The Bellyak is a completely new concept in river recreation. Bellyak have labelled their sport body-boating and it is unlike any other river sport out there. It's not a river sledge or body board, nor is it a SUP or sit-on-top kayak. You lie on the top of the boat and use your hands to paddle. We've got a couple of demo Bellyaks (Play 35 & 45) and have given them some use on a few local rivers.
How do you ride it?
Each Bellyak comes with NRS webbed gloves to turn your hands into paddles. You lie on the deck of the Bellyak, which is contoured to fit your body. It is a comfortable position and encourages a slightly head up position, so you don't strain your neck when looking forward. The sides of the Bellyak are higher on either side of your torso so you have some support to help keep your body from slipping sideways.
On the river
While having prior experience on the river shortens the learning curve, non-paddlers will soon learn how to paddle the Bellyak. The only real benefit that kayakers have is knowledge of reading the river. Everything else can be learnt pretty fast. Eddies still require angle, speed and edge, although they spin around on eddy lines much more than a kayak does.
I was surprised by their speed. I expected that the top speed wouldn't be much, but paddling towards an eddy or catching a wave was much easier than I expected.
Everyone who I have paddled with has fallen off a bit, especially at the start. Before you hit moving water, have a few goes at getting back on. It's easy to remount and carry on paddling.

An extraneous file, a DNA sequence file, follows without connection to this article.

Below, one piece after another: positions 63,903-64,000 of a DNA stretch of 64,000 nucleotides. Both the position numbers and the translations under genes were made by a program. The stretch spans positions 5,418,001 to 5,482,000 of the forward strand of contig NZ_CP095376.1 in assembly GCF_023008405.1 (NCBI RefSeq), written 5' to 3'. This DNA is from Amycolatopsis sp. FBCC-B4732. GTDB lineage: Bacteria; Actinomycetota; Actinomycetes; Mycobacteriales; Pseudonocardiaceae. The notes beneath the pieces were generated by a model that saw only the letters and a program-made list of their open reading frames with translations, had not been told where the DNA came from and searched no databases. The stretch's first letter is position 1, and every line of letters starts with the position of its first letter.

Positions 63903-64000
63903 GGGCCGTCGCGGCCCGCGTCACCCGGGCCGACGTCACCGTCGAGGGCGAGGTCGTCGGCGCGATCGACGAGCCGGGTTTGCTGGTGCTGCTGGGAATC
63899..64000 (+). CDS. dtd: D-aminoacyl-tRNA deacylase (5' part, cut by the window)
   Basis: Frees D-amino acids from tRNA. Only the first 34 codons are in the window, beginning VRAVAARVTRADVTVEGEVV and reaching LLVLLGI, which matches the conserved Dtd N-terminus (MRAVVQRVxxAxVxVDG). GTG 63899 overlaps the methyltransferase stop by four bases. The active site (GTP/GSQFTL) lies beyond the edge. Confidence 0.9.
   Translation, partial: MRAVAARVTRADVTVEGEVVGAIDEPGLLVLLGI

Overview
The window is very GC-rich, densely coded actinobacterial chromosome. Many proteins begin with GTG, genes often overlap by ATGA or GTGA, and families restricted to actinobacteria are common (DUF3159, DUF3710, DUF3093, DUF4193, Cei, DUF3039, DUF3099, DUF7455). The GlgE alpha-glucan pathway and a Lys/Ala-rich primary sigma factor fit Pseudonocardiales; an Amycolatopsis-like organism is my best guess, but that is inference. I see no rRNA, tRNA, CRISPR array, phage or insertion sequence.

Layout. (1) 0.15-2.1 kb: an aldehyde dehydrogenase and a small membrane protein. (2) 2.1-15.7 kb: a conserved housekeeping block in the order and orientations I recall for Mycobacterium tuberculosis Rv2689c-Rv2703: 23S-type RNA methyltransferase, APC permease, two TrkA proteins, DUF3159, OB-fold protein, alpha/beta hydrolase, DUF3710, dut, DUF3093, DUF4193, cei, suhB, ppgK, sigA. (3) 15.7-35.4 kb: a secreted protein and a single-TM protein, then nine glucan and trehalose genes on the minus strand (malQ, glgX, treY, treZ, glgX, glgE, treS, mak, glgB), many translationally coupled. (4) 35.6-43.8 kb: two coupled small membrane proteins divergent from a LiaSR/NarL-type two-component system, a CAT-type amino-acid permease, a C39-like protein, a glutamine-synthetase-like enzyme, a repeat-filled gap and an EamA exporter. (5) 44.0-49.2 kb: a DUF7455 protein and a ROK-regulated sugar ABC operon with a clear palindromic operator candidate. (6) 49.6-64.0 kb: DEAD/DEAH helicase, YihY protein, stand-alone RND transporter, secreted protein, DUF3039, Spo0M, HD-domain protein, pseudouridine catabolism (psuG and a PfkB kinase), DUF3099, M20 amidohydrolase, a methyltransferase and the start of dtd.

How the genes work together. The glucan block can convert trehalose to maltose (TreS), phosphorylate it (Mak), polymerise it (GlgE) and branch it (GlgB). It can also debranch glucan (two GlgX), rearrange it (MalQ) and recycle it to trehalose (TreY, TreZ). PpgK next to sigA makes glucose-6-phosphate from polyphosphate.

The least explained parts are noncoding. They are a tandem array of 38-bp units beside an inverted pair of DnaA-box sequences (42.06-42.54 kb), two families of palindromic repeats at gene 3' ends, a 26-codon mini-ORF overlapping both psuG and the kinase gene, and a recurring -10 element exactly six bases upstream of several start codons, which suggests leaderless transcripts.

Running rapids is easy. It took a little time to perfect strokes to keep the Bellyak on track, but they turn easily, so corrective strokes will keep it heading where you want. Being lower to the river does increase the apparent size of river features, but probably the most noticeable feeling was that of greater intimacy with the water. You are literally touching the water with each stroke and going through waves and river features really gives you the feeling that you are heading up and over (or through) each wave. The one feature that struck me the most was how it travels through holes. Holes that would slow a kayak would be much less noticeable in the Bellyak. It would rise up and over and seem to 'skim' rather than plug deep. You feel stable, even when passing over turbulent water. Lying down means a lower center of gravity. So, small wobbles go unnoticed.
On the first couple of trips I wore an Astral Greenjacket PFD, but I found that it was being pushed up from paddling in a prone (lying down) position. I then switched to an Astral YTV PFD and being a much lower profile vest I found that it suited the Bellyak position much better.
Paddling a Bellyak encourages you to walk up to run rapids again or to catch waves you missed. At 11-13kgs, it is easy to carry and with no spray deck to fit, getting on and off is easy.
If you know people who would love to experience a day on a grade II river, then a Bellyak is the perfect craft. They can master it quickly and then have a blast on the river. And experienced paddlers will enjoy a new way to experience rivers they may have paddled many times before.